The international community has proven largely unable to respond effectively to the crisis. The junta’s international allies—most prominently Russia and China—have emerged as steadfast and uncritical supporters, supplying both weapons and legitimacy to an otherwise isolated regime. Foreign governments that profess support for democracy have not backed up their rhetoric with the same force of action, however. While a number of countries have imposed sanctions targeting junta leaders and their personal assets, these efforts remain uncoordinated and have failed to successfully target key revenue-generating entities, such as the Myanmar Oil and Gas Enterprise (MOGE). The United Nations has been particularly hampered by internal divisions and has proved to be unable to project influence. The NUG has attracted supporters globally and continues to occupy Myanmar’s seat at the UN, but most governments have been hesitant to formally recognize it, despite calls from parliaments and advocates to do so.

The Association of Southeast Asian Nations (ASEAN), of which Myanmar is a member, has been similarly plagued by internal divisions and unable to respond effectively. The bloc’s “Five-Point Consensus,” signed in April 2021 and aimed at addressing the crisis, has utterly failed, hampered by a lack of will on the part of all ASEAN member-states to enforce it, and a military leadership in Myanmar that did not show any intention of implementing it from the beginning. While some member-states, such as Malaysia, have called for a new approach, including direct engagement with the NUG and other pro-democracy forces, others, including Thailand or Cambodia, have persisted as junta enablers.

As Myanmar slides into civil war, the possibility for a negotiated solution to the conflict has all but closed completely. The dialogue prescribed in ASEAN’s Five-Point Consensus is impossible under the current conditions. Responsibility lies with the junta, which has shown no willingness to engage with those who oppose it and has instead relied exclusively on brute force in its attempt to stamp out any opposition. The execution of four political prisoners in July 2022, the country’s first judicial execution since 1988, highlighted both the military’s brutality and its complete disinterest in negotiations. The coup brought the previous power-sharing arrangement with the civilian leadership to an unceremonious end. Now the vast majority of the Myanmar people have expressed a clear desire not to return to the status quo ante.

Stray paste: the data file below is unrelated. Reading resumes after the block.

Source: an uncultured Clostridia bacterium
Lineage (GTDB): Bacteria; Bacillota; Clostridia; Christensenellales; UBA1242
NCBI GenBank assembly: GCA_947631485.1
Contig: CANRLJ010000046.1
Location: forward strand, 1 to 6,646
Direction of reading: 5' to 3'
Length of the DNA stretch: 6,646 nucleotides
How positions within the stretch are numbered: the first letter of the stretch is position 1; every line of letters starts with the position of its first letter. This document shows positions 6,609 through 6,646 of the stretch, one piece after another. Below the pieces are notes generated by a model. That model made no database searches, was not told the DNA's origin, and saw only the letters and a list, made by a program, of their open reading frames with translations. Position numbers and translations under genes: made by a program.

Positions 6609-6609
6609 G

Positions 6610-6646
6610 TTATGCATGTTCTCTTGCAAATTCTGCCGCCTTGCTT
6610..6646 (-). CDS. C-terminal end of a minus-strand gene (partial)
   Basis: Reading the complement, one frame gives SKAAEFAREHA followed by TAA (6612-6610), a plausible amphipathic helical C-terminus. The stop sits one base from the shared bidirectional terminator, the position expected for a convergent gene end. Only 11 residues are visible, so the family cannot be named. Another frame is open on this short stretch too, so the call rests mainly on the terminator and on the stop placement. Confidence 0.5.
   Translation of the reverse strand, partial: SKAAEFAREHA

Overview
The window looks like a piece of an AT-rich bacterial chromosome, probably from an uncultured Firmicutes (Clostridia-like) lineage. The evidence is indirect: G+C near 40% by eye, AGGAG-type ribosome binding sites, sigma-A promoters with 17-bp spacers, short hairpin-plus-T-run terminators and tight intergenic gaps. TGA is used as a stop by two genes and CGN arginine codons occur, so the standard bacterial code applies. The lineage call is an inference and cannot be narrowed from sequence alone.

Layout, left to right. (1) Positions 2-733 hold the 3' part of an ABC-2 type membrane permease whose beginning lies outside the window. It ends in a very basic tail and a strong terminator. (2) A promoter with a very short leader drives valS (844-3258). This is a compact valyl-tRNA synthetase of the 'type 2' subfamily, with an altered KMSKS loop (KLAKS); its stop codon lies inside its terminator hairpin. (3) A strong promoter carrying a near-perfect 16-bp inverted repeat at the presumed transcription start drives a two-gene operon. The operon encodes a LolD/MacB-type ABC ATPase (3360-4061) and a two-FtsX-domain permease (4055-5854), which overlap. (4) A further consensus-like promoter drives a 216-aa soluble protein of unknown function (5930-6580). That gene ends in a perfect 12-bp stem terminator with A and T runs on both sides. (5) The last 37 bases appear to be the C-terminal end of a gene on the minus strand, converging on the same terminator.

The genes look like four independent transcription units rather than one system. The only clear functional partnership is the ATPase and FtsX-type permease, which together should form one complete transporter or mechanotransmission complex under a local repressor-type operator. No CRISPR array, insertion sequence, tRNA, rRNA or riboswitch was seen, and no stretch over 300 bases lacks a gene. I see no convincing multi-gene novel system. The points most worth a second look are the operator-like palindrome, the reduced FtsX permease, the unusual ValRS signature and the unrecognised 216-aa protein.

Nineteen months after the coup, the military junta has been unable to consolidate its power. Wide swaths of Myanmar’s territory are contested between the military and forces associated with the NUG or EAOs, and it can be stated that the coup has failed. In areas along the Thai border, EAOs like the KNU and the Karenni National Progressive Party (KNPP) are working together, providing basic services to the population, and showing what a future Myanmar, in which different groups cooperate rather than fight amongst themselves, could look like if the country is able to shake off the tyranny of the military.

As Myanmar’s future hangs in the balance, external pressure on the military and support for the resistance may well be the deciding factor in the course of the conflict. The international community can, and should, do more to help the Myanmar people to send the military to the barracks and establish a federal democracy. It should start with substantially increasing its efforts to address the worsening humanitarian crisis, intensifying its pressure on the illegal junta through coordinated sanctions and arms embargoes, and recognizing the NUG as the legitimate authority in Myanmar. The NUG, as well as aligned EAOs, should be provided with funding and capacity building programmes on governance and federalism. But action should be taken urgently. As Khin Ohmar, Myanmar activist and Chair of Progressive Voice said during one of the IPI oral hearings, “time is not our side”.

Click here to read the report’s Executive Summary and Recommendations in Burmese.

Click here to read the report’s Executive Summary and Recommendations in Indonesian.

Click here to read the report’s Executive Summary and Recommendations in Malay. 

Click here to read the report’s Executive Summary and Recommendations in Thai.